A cannabis tincture is a great way to deliver cannabinoids into the body, avoiding the pitfalls of smoking while still inducing a blissful buzz. Here’s what marijuana tinctures are and how to make them!
Whether you’re totally new to cannabis or if you’re looking for ways to cut down or quit smoking the reefer all together, the choices can seem a little daunting, confusing and overwhelming.
But when it comes to cannabis tinctures, there’s not another cannabis ingestion method that is more simple, easy and clear.
Tinctures are quickly becoming a more popular alternative to smoking (which is fine occasionally, but can irritate the lungs and throat, among other things) or edibles (which can be tricky to dose and unpredictable).
And since it’s 2020 and you can order high CBG and CBD organic cannabis on the internet, you can now make non-intoxicating medicinal tinctures or easily create your own blends to achieve certain effects.
What is a cannabis tincture?
Cannabis tinctures are alcohol-based cannabis extracts—essentially, cannabis-infused alcohol. In fact, tinctures were the main form of cannabis medicine until the United States enacted cannabis prohibition. They’re a great entry point for both recreational and medical consumers looking to ease into smokeless consumption methods.
Tinctures present an alternative avenue for users interested in the effects of cannabis. They’re discreet, convenient, straightforward to consume, and you can make them at home. Tinctures also tend to be a lot stronger than smoking a joint or using a vaporizer. In fact, for most people, a few drops of cannabis tincture is all they need at a time.
Tinctures are commonly used as a convenient delivery system for medicinal herbs because when you use a tincture under the tongue (sublingually), plant compounds are absorbed quickly into the blood stream.
For this reason, taking cannabis in the form of tinctures makes it easier to dose than cannabis coconut oil or cannabutter based edibles that are high in THC.
They provide a faster delivery of all of the compounds in cannabis, so whether you’re using CBD, CBG or THC dominant plant material, you can feel the effects quickly and adjust your dosage as necessary.
The effects of tinctures come on 15-30 minutes after you take a dose and can last for up to 4 hours.
The effects also mellow out a lot faster than edibles, so even if you do take too much of a high THC tincture, it doesn’t linger (and possibly ruin your day) like fat based edibles can.
On that note, tinctures are a lot harder to take too much of since they’re not in the form of something that tastes really good.
Take it from someone who has eaten one too many cookies, pancakes, and a marijuana grilled cheese sandwich. It’s easy to overdo it when you infuse your favorite foods with high THC cannabis.
Cannabis Tincture vs Cannabis Oil and RSO
It’s common for people to question the difference between cannabis tincture, cannabis oil, and Rick Simpson oil (RSO). After all, each is a concentrated cannabis liquid. However, there is a key difference between these extracts that you should know.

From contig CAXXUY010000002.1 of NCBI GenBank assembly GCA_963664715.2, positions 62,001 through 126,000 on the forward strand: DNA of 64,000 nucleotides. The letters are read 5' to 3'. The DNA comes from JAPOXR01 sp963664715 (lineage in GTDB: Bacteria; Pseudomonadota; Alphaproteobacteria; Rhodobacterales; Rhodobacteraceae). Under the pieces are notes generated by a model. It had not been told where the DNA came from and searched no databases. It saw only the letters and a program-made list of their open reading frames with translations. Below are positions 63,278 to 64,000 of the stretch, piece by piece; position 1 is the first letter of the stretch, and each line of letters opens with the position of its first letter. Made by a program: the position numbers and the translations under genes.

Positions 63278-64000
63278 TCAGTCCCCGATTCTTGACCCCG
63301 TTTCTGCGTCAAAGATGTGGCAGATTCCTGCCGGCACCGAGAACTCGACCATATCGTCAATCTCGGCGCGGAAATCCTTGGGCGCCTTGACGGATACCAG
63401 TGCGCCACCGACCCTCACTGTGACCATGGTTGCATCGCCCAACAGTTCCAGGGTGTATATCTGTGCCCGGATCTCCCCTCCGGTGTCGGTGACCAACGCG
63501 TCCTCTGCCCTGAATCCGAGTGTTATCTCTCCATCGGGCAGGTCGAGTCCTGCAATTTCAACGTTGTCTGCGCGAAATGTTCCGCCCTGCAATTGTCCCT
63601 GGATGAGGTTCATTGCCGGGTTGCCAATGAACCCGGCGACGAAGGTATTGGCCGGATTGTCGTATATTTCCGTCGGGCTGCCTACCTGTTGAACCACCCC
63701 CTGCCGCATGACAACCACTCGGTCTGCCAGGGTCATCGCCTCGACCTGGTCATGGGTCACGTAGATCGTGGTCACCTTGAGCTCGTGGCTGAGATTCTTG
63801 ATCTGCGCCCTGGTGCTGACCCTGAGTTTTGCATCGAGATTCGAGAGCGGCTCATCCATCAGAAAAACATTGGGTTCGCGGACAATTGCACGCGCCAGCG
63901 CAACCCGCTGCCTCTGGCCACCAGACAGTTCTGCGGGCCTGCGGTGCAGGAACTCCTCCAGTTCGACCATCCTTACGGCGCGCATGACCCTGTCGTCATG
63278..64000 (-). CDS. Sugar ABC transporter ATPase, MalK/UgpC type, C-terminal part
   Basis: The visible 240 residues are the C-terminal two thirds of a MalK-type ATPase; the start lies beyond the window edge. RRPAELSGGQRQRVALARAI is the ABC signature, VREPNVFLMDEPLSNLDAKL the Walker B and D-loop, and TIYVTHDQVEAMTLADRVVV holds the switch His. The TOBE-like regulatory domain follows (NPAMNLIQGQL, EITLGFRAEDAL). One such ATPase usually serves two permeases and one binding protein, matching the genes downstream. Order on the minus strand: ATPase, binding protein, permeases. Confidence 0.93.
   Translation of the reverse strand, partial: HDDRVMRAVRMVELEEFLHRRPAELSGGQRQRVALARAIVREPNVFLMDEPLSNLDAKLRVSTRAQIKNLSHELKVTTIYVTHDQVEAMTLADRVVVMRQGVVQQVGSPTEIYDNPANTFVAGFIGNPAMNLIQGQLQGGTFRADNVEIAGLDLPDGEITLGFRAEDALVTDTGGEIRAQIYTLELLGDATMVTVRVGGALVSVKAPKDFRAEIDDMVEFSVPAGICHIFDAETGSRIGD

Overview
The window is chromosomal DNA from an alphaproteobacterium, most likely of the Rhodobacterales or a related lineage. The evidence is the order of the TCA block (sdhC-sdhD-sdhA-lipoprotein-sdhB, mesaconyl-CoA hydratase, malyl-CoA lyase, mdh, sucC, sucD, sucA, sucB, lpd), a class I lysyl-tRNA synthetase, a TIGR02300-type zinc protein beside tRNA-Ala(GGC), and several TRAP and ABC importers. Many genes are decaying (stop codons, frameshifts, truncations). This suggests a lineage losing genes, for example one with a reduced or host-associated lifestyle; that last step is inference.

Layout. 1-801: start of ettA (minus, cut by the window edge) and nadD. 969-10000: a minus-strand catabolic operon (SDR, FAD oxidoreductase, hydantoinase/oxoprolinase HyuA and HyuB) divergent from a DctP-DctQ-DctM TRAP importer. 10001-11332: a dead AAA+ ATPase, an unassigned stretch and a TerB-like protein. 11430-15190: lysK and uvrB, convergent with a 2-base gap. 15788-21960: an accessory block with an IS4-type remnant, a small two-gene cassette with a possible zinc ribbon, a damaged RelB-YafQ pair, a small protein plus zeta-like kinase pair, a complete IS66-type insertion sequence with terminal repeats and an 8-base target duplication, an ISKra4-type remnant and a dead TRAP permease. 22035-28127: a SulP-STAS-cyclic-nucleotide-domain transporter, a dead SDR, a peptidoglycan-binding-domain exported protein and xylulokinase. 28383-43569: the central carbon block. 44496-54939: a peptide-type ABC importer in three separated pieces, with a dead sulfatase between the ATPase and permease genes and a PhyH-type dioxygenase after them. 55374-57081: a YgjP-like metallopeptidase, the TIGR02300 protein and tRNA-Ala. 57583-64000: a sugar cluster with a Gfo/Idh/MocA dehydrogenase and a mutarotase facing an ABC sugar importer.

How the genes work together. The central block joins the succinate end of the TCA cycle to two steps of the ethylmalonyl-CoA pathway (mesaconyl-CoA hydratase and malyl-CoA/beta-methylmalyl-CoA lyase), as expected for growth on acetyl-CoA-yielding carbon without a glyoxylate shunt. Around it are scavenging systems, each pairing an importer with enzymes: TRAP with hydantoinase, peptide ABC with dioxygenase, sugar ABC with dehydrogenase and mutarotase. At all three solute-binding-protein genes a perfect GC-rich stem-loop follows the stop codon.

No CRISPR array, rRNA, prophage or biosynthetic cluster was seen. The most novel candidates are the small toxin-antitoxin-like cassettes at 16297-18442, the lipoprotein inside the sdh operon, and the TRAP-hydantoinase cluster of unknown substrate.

Cannabis oil and RSO both feature an oil base (typically olive oil). Oils bind well with cannabinoids (THC, CBD, CBC, etc.), and olive oil provides a few nutritional benefits too. By comparison, cannabis tinctures use alcohol or glycerine (if alcohol isn’t suitable) as a base
Choosing the right type of alcohol for tinctures
The goal is to find a high-proof alcohol that is safe for consumption. The higher the alcohol content, the better it will dissolve cannabis resin. Everclear is my alcohol of choice when making a tincture, as it is both safe to consume and highly potent.
Products like isopropyl alcohol are not intended to be consumed and should never be used when making a tincture—save that for cleaning your pipes!
To keep it simple, I like to use this ratio when making a tincture: For every ounce of cannabis flower, use one 750 mL bottle of alcohol (for an eighth of weed, that’s about 3 fluid oz).
This produces a mild effect, great for microdosing. If you want a more potent tincture, reduce the amount of alcohol by a third until you hit your desired potency.
- Step 1: Decarboxylate your cannabis flower or concentrate (if you’re using flower, grind it to a fine consistency).
- Step 2: Mix your flower or concentrate in a mason jar with high-proof alcohol (preferably Everclear).
- Step 3: Close the jar and let it sit for a few weeks, shaking it once a day.
- Step 4: After a few weeks, strain it through a coffee filter.
And if you don’t feel like waiting several weeks, you can even get away with shaking it for 3 minutes, straining, and storing.
How to dose and consume cannabis tinctures
It’s important to be consistent when making tinctures. If you make two batches at different strengths, a dose from each won’t be the same. Write down how much alcohol and cannabis you use for each batch so it can be replicated again if it was to your liking.
Once you’ve made the tincture, dosages are easy to self-titrate, or measure. Start with 1 mL of your finished tincture and put it under your tongue. If you’re happy with the effects, you’re done.
Otherwise, ramp up your dosage slowly to avoid getting uncomfortably high—try 2 mL the next day, and so on, until you find the dose you’re happy with.
According to The Herbal Medicine-Maker’s Handbook, cannabis tinctures will last for many years when stored in a cool, dark place. Their long shelf life means you can make large quantities of them in one sitting.
Compared to the traditional cannabis-infused brownie, tinctures are a low calorie alternative. If you make a tincture with 190 proof alcohol, you’re looking at about 7 calories per mL.
Cannabis tinctures can be incorporated into all sorts of meals and drinks:
- Ice creams and sherbets
- Mashed potatoes and gravy
- Salad dressing
I like to add some cannabis oil to my homemade chicken tikka masala for a delicious infused dinner.